Review encapsulation of SQLAlchemy and Psycopg2 DBALs
Working on issue #4251 revealed, that the SQLAlchemy and/or Psycopg2 DBALs may not be optimally used within the project. For example cursors or sessions my be abused in a way that goes against best practices, which can cause troubles like those in #4251, because sessions/transaction can get stuck.
It would be wise to review current implementation.
Updated by Radko Krkoš 8 months ago
This issue stems from #4251, where a workaround for a specific transaction handling bug was found and recommended. Based on the videocall discussion a more streamlined approach is required, possibly by managing the transaction lifetime by limiting the life of a
Following the official documentation , the upcoming version of
SQLAlchemy (v1.4), currently in beta, includes a
Python's context manager based workflow with
Session as a transaction manager and
Engine as some form of a connection manager.
Based on , the best approach would be to keep a reference to
Engine, instantiate a
Session from it using a context manager and perform the data-focused actions inside that context. This is perhaps better documented by a code excerpt from :
# create session and add objects with Session(engine) as session, session.begin(): session.add(some_object) session.add(some_other_object) # inner context calls session.commit(), if there were no exceptions # outer context calls session.close()
The current version 1.3 does not support the context manager approach while supporting the
Session distinction, so a similar solution is possible , but the user (programmer) must both keep a reference to
sessionmaker and carefully manage the lifetime of the
Session object, what is error prone. It should nevertheless be a feasible approach.
Waiting for the next version might make sense here, although it is of note that the minimum required version of
Python is bumped to 3.6 there  (not an issue for us as we are currently using 3.7.3, but might cause problems elsewhere). The migration document also promises various performance improvements in the next version.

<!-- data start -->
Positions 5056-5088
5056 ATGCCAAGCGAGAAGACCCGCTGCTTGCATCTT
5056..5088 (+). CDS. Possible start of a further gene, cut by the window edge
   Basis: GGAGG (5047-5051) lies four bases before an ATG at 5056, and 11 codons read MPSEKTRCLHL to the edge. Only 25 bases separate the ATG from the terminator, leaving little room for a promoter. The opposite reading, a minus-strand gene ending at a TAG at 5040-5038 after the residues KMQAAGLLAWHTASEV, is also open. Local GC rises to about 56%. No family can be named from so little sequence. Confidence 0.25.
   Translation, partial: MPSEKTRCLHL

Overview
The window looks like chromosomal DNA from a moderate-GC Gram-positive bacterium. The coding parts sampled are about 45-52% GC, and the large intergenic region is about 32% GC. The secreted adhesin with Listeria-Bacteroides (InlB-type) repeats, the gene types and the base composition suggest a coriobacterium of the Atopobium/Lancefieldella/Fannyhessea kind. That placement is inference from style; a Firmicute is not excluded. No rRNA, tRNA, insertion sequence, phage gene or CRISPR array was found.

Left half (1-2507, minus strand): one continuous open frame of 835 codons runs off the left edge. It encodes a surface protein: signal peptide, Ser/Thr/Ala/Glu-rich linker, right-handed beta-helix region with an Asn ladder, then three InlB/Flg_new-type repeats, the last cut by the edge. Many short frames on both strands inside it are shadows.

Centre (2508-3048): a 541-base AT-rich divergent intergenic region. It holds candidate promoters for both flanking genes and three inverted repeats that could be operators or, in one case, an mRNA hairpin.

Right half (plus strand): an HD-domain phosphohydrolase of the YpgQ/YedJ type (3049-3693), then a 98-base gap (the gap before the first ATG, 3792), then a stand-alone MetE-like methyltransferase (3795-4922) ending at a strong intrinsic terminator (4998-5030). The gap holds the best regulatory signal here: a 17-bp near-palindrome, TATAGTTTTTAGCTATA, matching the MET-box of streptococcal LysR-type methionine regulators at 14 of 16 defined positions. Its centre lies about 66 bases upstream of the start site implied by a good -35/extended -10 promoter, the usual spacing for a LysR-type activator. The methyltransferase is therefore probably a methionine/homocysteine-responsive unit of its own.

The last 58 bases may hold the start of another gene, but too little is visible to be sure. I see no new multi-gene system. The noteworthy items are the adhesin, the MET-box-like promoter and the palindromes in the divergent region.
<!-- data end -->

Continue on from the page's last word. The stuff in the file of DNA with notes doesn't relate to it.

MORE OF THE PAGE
The required changes to the code are non-trivial for both versions and the migration to v1.4 also seems to require some rewrites. I advise to do both at the same time and postpone this issue until after the
SQLAlchemy v1.4 release.
Updated by Radko Krkoš 8 months ago
As for the
flask-sqlalchemy, it is just a simple adaptor  and seems to take the
sessionmaker route . It also seems to manage the lifetime of the session subobject. Although it is not obvious from the example code  (why would an object's attribute lifetime be different from the object itself?), the documentation refers to the
session as scoped and declares :
You have to commit the session, but you don’t have to remove it at the end of the request, Flask-SQLAlchemy does that for you.
So the way of
flask-sqlalchemy should be a viable approach to correctly access the database and if not, it is a bug somewhere in the
psycopg2 stack and should be treated as such.
This is all based on code review and study of the documentation, not tested hard evidence.
Updated by Radko Krkoš 7 months ago
Further investigating the
flask-sqlalchemy, a simple testing script was prepared (attached), to determine the session management behaviour. The output, especially section "Commit - transaction start", shows that
commit() in fact does not immediately start another transaction and that is deferred until the next query. Therefore, a viable approach using
from flask import Flask from flask_sqlalchemy import SQLAlchemy app = Flask(__name__) db = SQLAlchemy(app) # New transaction db.session.query(...) db.session.commit() # New transaction db.session.query(...) db.session.commit() ...
as opposed to
rollback() that is required using the current architecture based on pure